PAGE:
LONDON — Conditions are dimming at many movie theaters around the world.

Cineworld Group PLC, one of the industry’s biggest theater operators, confirmed Monday that it’s considering filing for Chapter 11 bankruptcy protection in the U.S., as it contends with billions of dollars in debt and more empty seats in front of its screens than expected.

Cineworld Possible Bankruptcy

A man walks past a Cineworld cinema in Leicester Square, London, on Oct. 5, 2020. Alastair Grant/Associated Press, file

The British company, which owns Regal Cinemas in the United States and operates in 10 countries, said its theaters remain “open for business as usual” as it considers options for relief from its debt load. Cineworld said it expects to continue operating even after any potential filing, though its stock investors could face steep or total losses on their holdings.

Cineworld faces challenges specific to itself after building up $4.8 billion in net debt, not including lease liabilities. But the entire industry is navigating a tenuous recovery after the pandemic shut theaters worldwide.

To be sure, moviegoers have streamed back into theaters this year to see blockbusters like “Spider-Man: No Way Home,” “Top Gun: Maverick,” and ”Jurassic Park: Dominion.” Industry giant Warner Discovery has said it’s doubling down on theaters and moving away from debuting films on its HBO Max streaming service.

But this summer’s $3.3 billion in ticket sales is still running nearly 20 percent behind the summer of 2019, before the pandemic, as of Sunday, according to data firm Comscore. And there don’t seem to be any big hits on the immediate horizon to make those numbers much better.


Cineworld said its admissions levels have recently been below expectations. And with a “limited film slate,” it expects the lower levels to continue until November. That would mean an additional crunch to its finances.

Cineworld said it’s holding talks with lenders and other major stakeholders as it reviews its financial options. It also said it expects “ultimately to continue its business over the longer term with no significant impact upon its employees.” It has about 28,000 workers, according to the company’s website.

Even if employees could make it through intact, shareholders may not. The company warned again Monday that a transaction to ease the debt on its balance sheet could hurt its stock investors.

The company’s stock in London tumbled 21.4 percent to the equivalent of roughly 3.8 U.S. cents. That followed a 58.3 percent plunge on Friday after The Wall Street Journal reported the company was preparing to file for bankruptcy protection within weeks.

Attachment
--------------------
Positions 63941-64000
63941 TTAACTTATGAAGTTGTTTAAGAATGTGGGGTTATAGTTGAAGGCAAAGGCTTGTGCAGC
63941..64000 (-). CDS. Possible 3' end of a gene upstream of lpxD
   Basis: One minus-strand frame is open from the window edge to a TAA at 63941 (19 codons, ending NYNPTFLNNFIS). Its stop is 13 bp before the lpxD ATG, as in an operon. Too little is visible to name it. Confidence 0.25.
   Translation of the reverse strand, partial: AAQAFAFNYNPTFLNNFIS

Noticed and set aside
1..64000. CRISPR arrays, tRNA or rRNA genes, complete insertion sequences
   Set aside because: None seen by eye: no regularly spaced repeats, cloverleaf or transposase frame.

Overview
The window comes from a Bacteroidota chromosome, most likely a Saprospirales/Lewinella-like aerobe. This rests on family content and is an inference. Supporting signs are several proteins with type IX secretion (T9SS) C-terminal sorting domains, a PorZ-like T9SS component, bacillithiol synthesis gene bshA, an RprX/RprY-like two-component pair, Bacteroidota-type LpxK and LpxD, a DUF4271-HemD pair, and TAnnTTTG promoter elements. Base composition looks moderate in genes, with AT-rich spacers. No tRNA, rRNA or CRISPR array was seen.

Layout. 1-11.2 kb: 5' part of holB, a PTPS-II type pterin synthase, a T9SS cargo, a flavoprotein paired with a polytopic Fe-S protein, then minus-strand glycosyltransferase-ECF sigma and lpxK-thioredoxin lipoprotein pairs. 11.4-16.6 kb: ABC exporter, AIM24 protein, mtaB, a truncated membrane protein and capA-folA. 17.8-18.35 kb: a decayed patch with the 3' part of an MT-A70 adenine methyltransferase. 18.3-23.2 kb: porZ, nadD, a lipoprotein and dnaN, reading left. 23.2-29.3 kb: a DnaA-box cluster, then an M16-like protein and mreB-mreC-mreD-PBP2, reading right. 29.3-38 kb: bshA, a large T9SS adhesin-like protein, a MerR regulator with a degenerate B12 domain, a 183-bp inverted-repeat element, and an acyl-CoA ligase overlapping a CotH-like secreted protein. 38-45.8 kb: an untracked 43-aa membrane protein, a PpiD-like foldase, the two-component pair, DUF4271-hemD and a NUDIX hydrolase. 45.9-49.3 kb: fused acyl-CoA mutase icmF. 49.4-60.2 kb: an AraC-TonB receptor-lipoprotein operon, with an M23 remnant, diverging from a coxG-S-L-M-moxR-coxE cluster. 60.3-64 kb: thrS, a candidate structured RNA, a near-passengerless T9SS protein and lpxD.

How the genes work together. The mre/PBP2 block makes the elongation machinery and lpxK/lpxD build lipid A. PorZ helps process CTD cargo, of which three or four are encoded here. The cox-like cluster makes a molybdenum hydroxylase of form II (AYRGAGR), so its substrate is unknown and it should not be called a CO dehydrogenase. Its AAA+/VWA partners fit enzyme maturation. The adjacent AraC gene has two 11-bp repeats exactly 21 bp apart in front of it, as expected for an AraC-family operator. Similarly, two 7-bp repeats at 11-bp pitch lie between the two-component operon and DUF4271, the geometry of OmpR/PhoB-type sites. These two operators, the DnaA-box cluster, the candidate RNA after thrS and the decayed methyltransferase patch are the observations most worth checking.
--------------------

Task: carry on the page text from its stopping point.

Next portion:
Shares of other theater chains also stumbled Monday, but nowhere near as much as Cineworld. Cinemark Holdings fell 5.8 percent to $15.33, for example.

Its executives said earlier in August that the next two months will be challenged by a dip in new releases. But they also said they’re hopeful for a strong close of the year.


Rival AMC Entertainment has also called the upcoming film schedule relatively weak, though it’s optimistic about the end of the year and about 2023.

This year, about a third less wide-release films have been put into theaters than before the pandemic. Some of that has to do with residual delays in Hollywood’s production pipeline caused by earlier COVID-19 shutdowns and postponements. But it’s also because a lot of movies go straight to streaming.

One of the summer’s most-watched movies, the Ryan Gosling-Chris Evans action thriller “The Gray Man,” played on Netflix.

Unless films like Sony Pictures’ “Woman King,” with Viola Davis, or the buzzy Warner Bros. release “Don’t Worry Darling,” with Harry Styles and Florence Pugh, overperform expectations, the next month or two in theaters lack sure-things before “Halloween Ends” and “Black Adam” arrive in late October. Farther on the horizon, though, are a few sequels that could set box-office records: “Black Panther: Wakanda Forever” (Nov. 11) and “Avatar” (Dec. 16).

AMC’s stock fell to $10.46 from $18.02 on Friday, though it had other factors impacting the shares. Monday marked the first day of trading for the company’s new preferred equity units, which have the ticker symbol “APE.”

Investors received one share of APE for every AMC share they owned at the end of Friday. Analysts said it was similar to a two-for-one stock split, a deal that often sees a company’s share price drop by roughly half. Analysts said the new APE shares offer AMC a way to raise cash in the future, which it could use to reduce its debt.

The company last year tapped the stock market to raise cash, taking advantage of a huge run-up in its share price when it got caught up in the frenzy surrounding so-called meme stocks.

Its shares rose sixfold in January 2021 and then more than doubled in May and again in June. The gains were driven by hordes of amateur investors, with some referring to themselves as “apes” willing to hold the stock regardless of whether professional Wall Street called it a bad buy.

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